Hyperthermia combined with radiation for the treatment of locally advanced prostate cancer: long-term results from Dana-Farber Cancer Institute study 94-153

Cancer. 2011 Feb 1;117(3):510-6. doi: 10.1002/cncr.25619. Epub 2010 Sep 30.


Background: The authors present long-term results from a phase 2 study that assessed the efficacy of transrectal ultrasound hyperthermia plus radiation with or without androgen suppression for the treatment of locally advanced prostate cancer.

Methods: Patients with clinical T2b-T3bN0M0 disease (according to 1992 American Joint Committee on Cancer [AJCC] criteria) received radiation plus 2 transrectal ultrasound hyperthermia treatments. After the first 4 patients, 6 months of androgen suppression were allowed. The study was designed to assess absolute improvement in the 2-year disease-free survival rate compared with the short-term androgen suppression arm in Radiation Therapy Oncology Group (RTOG) study 92-02.

Results: Thirty-seven patients received a total of 72 hyperthermia treatments. The mean cumulative equivalent minutes (CEM) T₉₀ 43°C was 8.4 minutes. According to the 1992 AJCC classification, there were 19 patients with T2b tumors, 8 patients with T2c tumors, 5 patients with T3a tumors, and 5 patients with T3b tumors. The median Gleason score was 7 (range, 6-9), and the median prostate-specific antigen (PSA) level was 13.3 ng/mL (range, 2-65 ng/mL). Thirty-three patients received androgen suppression. At a median follow-up of 70 months (range, 18-110 months), the 7-year overall survival rate was 94%, and 61% of patients remained failure free (according to the American Society for Therapeutic Radiology and Oncology definition for failure free survival). The absolute rate of disease-free survival at 2 years, which was the primary study endpoint, improved significantly (84%) compared with a rate of 64% for similar patients on the 4-month androgen suppression arm of RTOG 92-02. When Phoenix criteria (PSA nadir + 2 ng/mL) were used to define biochemical failure, 89% of patients were failure free at 2 years.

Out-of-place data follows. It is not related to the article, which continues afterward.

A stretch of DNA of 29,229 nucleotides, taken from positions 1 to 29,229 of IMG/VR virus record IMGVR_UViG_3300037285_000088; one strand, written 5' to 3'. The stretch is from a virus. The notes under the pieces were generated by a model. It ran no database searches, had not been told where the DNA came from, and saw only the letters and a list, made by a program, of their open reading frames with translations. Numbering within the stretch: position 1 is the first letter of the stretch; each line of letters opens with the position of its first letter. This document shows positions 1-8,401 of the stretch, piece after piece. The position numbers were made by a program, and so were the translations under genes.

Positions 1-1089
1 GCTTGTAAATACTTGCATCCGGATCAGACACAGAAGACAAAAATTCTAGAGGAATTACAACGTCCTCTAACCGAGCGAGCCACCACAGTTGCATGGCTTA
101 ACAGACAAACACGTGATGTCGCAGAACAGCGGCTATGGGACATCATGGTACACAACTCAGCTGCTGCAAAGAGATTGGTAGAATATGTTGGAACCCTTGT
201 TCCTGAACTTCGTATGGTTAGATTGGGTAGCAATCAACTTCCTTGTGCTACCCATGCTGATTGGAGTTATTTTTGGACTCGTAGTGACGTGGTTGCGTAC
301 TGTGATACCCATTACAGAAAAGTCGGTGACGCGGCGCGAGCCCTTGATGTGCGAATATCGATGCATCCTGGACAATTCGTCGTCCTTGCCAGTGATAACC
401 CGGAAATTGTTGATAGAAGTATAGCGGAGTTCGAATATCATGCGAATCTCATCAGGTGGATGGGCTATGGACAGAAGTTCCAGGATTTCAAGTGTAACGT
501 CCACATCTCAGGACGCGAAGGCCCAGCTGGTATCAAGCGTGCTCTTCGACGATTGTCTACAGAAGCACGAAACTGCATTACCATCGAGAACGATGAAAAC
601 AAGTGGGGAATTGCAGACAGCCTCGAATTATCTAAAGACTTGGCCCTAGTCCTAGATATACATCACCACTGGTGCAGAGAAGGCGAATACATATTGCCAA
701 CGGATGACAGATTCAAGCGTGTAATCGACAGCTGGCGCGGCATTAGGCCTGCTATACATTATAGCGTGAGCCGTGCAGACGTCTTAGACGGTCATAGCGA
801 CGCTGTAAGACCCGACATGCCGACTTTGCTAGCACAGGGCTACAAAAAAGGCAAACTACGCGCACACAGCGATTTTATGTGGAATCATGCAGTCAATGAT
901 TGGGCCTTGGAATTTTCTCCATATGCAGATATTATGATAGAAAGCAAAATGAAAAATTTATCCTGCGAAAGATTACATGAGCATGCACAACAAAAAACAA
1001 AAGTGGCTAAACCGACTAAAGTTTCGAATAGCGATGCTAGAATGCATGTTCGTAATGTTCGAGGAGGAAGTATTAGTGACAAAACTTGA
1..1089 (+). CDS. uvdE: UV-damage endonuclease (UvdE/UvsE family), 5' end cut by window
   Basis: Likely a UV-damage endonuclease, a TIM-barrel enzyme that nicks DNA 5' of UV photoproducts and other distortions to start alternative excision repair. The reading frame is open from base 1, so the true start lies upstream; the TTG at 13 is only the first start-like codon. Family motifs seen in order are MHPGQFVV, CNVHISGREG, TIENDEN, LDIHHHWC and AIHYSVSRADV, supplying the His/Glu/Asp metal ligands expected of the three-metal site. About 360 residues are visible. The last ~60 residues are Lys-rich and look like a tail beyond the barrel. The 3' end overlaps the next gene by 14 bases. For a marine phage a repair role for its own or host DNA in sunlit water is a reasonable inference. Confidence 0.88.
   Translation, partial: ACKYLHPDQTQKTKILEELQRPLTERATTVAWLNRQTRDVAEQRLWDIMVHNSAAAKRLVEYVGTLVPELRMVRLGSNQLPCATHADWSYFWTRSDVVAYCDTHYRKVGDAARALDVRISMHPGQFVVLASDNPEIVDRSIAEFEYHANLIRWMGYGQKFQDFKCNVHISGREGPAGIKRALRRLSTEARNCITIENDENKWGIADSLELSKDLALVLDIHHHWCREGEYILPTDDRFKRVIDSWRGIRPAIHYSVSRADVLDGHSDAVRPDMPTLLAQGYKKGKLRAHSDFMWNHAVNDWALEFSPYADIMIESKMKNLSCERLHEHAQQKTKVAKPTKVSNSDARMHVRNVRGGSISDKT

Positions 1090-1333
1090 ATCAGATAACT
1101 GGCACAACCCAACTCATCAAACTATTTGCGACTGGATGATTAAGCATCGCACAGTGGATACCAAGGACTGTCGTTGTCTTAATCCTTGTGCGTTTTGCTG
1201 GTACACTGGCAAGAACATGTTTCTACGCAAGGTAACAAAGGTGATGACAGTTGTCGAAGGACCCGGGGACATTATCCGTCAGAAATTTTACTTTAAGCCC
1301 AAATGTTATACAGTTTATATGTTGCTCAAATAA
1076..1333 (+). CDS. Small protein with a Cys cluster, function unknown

Conclusions: Hyperthermia combined with radiation for the treatment of locally advanced prostate cancer appeared to be promising. The current results indicated that further study of hyperthermia for the treatment of prostate cancer with optimal radiation and systemic therapy is warranted.

Publication types

  • Clinical Trial, Phase II
  • Research Support, N.I.H., Extramural

MeSH terms

  • Aged
  • Androgen Antagonists / therapeutic use
  • Combined Modality Therapy
  • Follow-Up Studies
  • Humans
  • Hyperthermia, Induced / methods*
  • Male
  • Middle Aged
  • Prostatic Neoplasms / mortality
  • Prostatic Neoplasms / pathology
  • Prostatic Neoplasms / radiotherapy*
  • Prostatic Neoplasms / therapy*


  • Androgen Antagonists